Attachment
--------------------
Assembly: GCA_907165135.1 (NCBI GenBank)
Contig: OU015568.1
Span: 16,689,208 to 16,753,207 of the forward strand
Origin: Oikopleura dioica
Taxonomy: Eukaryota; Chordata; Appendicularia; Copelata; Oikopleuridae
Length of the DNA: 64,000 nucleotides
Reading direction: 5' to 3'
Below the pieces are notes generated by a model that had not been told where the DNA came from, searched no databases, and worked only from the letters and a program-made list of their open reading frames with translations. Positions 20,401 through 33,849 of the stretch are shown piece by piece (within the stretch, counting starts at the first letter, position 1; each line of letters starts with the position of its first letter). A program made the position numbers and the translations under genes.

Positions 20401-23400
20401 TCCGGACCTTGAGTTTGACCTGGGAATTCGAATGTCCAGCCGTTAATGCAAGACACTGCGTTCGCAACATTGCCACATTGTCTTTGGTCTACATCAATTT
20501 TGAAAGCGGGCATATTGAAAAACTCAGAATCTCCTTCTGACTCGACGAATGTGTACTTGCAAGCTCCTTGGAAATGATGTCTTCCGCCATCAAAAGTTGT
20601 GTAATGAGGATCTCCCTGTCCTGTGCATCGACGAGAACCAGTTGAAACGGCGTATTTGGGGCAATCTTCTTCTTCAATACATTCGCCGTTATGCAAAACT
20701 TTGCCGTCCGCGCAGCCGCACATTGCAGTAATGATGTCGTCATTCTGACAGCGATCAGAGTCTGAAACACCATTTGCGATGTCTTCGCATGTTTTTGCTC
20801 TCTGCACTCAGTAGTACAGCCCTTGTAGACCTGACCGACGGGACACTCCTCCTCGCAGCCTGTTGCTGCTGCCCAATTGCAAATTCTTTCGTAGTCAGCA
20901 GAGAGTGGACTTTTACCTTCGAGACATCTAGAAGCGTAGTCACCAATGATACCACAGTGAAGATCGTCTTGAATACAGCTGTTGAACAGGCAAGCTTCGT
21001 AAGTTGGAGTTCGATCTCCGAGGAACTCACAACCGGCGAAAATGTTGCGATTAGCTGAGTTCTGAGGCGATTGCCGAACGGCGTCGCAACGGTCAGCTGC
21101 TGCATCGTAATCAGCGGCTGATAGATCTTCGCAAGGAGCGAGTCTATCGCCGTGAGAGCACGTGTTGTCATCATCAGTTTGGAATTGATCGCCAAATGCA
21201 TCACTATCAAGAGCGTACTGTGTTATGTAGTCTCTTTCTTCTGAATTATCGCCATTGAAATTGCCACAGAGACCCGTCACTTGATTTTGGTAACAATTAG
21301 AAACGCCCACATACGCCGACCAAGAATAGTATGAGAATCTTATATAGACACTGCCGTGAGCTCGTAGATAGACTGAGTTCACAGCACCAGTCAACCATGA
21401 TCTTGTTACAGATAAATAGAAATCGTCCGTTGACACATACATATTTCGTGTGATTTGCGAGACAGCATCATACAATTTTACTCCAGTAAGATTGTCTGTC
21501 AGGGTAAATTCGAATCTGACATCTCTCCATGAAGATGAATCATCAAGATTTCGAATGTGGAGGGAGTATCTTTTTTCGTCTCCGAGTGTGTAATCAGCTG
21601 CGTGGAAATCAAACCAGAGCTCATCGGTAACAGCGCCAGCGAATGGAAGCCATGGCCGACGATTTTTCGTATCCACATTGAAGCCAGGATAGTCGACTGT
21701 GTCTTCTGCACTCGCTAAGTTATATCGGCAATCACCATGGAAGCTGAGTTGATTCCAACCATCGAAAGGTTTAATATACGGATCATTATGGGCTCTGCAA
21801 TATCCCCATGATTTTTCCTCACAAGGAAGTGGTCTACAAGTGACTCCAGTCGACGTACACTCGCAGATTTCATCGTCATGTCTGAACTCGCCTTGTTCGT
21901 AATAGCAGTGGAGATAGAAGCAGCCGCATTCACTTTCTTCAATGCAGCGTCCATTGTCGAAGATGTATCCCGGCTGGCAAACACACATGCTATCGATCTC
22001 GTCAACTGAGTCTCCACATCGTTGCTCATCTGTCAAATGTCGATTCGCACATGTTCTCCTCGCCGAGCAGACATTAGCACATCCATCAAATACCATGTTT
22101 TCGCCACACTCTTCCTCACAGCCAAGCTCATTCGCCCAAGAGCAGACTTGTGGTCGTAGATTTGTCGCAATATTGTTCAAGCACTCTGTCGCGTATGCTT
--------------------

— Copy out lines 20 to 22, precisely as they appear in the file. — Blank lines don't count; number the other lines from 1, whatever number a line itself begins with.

21401 TCTTGTTACAGATAAATAGAAATCGTCCGTTGACACATACATATTTCGTGTGATTTGCGAGACAGCATCATACAATTTTACTCCAGTAAGATTGTCTGTC
21501 AGGGTAAATTCGAATCTGACATCTCTCCATGAAGATGAATCATCAAGATTTCGAATGTGGAGGGAGTATCTTTTTTCGTCTCCGAGTGTGTAATCAGCTG
21601 CGTGGAAATCAAACCAGAGCTCATCGGTAACAGCGCCAGCGAATGGAAGCCATGGCCGACGATTTTTCGTATCCACATTGAAGCCAGGATAGTCGACTGT